Macron’s government unveils controversial labour reforms
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After meeting with trade unions on Thursday, the French government unveiled President Emmanuel Macron’s controversial labour reforms, vowing to "free up the energy of the workforce" by making it easier for employers to hire and fire.
French Prime Minister Édouard Philippe and Labour Minister Muriel Pénicaud met with trade unionists on Thursday before publicly unveiling the labour reform measures, which are detailed on some 200 pages.
The highly anticipated and controversial labour reforms, a centerpiece of Macron’s election pledge, are aimed at creating jobs.
The changes will be implemented via executive order, allowing Macron to avoid a lengthy parliamentary debate. The overhaul will be adopted by the government in September and must then be ratified by parliament, where the president's La République en Marche (Republic on the Move) party has a large majority.
'Ambitious and fair' labour reforms
According to the labour reform proposals, indemnities set by employment tribunals will be capped at three months’ salary for employees with more than two years employment and up to 20 months for those with 30 years of employment.
The measures will allow for very small companies (fewer than 20 employees) to negotiate with a non-elected employee, not mandated by a trade union. In companies with 20-50 employees, negotiations will involve an elected staff member, not necessarily someone appointed by a union.
Philippe has described the labour reforms, the result of three months of negotiations with trade unions, “ambitious, balanced and fair”. After “decades of mass unemployment […] nobody today could seriously not support our right, and our working right in particular, to favour employment […] that efficiently protects and helps the efficient, long-lasting development of companies,” the prime minister said at the press conference.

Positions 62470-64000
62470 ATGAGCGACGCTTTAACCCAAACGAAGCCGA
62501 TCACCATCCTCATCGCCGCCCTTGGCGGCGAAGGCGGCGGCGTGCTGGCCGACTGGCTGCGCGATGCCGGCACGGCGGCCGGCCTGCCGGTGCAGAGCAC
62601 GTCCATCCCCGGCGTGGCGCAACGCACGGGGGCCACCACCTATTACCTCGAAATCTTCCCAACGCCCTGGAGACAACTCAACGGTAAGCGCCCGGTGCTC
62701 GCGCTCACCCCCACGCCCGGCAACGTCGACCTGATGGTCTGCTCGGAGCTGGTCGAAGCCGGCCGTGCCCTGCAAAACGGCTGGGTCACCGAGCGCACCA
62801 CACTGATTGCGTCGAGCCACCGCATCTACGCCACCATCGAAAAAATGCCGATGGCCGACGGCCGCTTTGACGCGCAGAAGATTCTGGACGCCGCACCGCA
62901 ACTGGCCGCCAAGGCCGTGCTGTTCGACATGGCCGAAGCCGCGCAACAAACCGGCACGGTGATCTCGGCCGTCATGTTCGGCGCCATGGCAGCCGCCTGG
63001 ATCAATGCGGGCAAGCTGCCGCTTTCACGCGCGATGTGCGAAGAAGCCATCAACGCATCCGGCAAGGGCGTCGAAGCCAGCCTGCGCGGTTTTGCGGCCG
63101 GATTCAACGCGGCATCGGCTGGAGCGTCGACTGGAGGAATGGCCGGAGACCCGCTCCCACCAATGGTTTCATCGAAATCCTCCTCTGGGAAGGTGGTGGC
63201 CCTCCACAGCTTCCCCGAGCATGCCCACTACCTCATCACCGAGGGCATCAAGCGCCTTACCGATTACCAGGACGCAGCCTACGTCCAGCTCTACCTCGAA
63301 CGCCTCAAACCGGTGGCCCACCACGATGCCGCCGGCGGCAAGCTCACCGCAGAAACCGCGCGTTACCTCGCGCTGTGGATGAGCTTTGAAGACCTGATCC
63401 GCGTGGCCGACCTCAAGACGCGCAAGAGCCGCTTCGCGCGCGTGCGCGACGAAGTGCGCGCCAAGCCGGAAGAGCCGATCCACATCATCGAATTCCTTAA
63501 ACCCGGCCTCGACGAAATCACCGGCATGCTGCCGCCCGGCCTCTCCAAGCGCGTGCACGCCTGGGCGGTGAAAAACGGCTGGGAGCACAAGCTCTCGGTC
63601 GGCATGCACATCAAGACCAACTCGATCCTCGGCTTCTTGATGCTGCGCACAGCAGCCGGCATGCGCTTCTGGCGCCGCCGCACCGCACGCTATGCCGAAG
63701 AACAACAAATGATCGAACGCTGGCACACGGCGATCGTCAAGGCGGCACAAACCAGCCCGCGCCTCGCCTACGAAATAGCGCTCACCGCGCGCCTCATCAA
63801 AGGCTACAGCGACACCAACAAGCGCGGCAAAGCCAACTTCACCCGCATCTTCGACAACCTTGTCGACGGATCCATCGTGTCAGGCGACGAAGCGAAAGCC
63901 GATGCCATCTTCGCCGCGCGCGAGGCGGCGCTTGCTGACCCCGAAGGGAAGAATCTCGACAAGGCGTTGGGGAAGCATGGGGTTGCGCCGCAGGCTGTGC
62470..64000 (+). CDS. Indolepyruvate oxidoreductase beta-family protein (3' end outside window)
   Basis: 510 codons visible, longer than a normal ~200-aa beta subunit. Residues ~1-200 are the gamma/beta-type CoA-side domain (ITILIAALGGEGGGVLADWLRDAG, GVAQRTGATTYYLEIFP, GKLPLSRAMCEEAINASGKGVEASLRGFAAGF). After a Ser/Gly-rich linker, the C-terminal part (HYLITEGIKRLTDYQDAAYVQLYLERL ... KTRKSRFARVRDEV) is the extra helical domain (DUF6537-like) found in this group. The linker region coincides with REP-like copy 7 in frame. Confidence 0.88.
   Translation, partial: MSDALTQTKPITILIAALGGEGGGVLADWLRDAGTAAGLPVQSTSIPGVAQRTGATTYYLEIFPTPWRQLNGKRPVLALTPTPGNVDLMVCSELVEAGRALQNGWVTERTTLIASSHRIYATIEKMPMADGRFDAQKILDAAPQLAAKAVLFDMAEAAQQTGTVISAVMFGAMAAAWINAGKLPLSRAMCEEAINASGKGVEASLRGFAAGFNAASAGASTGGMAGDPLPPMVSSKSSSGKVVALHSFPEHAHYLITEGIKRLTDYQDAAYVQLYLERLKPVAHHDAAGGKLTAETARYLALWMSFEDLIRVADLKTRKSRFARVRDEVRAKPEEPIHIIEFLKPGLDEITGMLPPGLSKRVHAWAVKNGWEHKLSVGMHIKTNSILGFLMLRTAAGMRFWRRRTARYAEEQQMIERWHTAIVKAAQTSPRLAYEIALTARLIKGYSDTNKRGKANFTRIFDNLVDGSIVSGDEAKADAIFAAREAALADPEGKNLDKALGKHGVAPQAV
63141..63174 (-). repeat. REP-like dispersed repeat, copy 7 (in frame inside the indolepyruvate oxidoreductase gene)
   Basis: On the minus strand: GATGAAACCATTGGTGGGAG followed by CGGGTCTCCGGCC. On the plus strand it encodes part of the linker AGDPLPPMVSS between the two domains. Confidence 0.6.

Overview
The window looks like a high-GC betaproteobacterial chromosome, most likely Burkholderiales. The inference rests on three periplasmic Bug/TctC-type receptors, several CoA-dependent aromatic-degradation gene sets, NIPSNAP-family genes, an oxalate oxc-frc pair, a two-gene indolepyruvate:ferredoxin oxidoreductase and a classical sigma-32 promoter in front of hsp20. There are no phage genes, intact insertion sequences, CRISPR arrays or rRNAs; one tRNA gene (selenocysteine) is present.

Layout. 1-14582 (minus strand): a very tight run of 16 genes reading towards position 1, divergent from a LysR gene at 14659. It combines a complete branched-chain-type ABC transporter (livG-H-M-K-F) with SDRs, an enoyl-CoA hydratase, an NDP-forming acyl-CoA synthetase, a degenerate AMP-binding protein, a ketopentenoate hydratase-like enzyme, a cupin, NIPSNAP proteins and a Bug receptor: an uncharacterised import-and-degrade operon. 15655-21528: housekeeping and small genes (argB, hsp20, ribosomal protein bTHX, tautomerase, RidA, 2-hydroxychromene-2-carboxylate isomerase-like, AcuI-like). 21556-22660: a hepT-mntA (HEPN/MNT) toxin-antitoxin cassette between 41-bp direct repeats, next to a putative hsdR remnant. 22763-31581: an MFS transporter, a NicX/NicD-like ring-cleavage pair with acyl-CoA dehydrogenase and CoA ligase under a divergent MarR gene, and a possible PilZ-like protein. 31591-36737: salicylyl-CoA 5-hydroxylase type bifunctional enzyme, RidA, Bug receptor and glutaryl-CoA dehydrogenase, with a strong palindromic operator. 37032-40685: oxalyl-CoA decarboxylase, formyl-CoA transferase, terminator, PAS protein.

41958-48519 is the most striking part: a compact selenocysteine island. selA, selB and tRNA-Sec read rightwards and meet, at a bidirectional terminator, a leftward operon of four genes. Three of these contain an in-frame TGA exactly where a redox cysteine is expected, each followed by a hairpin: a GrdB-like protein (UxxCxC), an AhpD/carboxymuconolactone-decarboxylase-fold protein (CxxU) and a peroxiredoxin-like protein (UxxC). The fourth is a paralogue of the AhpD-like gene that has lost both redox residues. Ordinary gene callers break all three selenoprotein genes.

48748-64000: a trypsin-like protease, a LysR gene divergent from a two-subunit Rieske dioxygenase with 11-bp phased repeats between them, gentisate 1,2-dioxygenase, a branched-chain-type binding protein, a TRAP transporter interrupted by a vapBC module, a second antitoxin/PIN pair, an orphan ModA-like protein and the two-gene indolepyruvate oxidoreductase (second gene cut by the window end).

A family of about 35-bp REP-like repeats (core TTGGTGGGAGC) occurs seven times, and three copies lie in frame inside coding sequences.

Criticism from trade unions
Right after the announcement of the reforms, some unions voiced criticism, denouncing measures that they perceive to be more favourable to companies than to employees.
Philippe Martinez, secretary-general of the CGT trade union, lashed out Thursday, saying, "All our fears have been confirmed and the additional fear is obvious and has been written: It’s the end of the working contract.” He qualified the reform as "old recipes which will not change the lot of the people."
The communist-backed CGT has opposed the changes outright and is set to mobilise its supporters on September 12 for a street protest. Jean-Luc Mélenchon, the far-left leader of France Insoumise (Unbowed France) and a fierce opponent to Macron, is organising another protest on September 23.
France’s biggest private sector union, the CFDT, declared itself “disappointed” but said it would not be calling its members to join the CGT’s planned street protest on September 12.
Nevertheless, the CFDT is unhappy with the level at which dismissal awards in France's labour courts will be capped, and unhappy with a section of the reforms in which employers will be allowed to negotiate directly with staff in companies with fewer than 20 workers.
The boss of the hard-left Force Ouvrière (FO) union, Jean-Claude Mailly, said he disagreed with some of the changes, but like Berger suggested he would not recommend his members join street protests.
Meanwhile, François Asselin, president of France’s confederation of small and medium-sized companies, the CPME, has praised the reform for being “particularly pragmatic”.
Macron’s reasoning for reforms
Thursday's reforms come at a pivotal moment for Macron's domestic agenda as he seeks to encourage entrepreneurship in France, where the unemployment rate of 9.5 percent is almost double that of its large European rivals.
He argues the measures are needed to introduce greater flexibility in France's rigid labour law to encourage hiring.
"We are the only major economy in the European Union that has not defeated mass unemployment for more than three decades," he told Le Point magazine in an interview published late on Wednesday.
The high-stake reforms come as Macron’s popularity has plummeted to 40 percent, according to French daily Le Figaro.
(FRANCE 24 with AFP and REUTERS)
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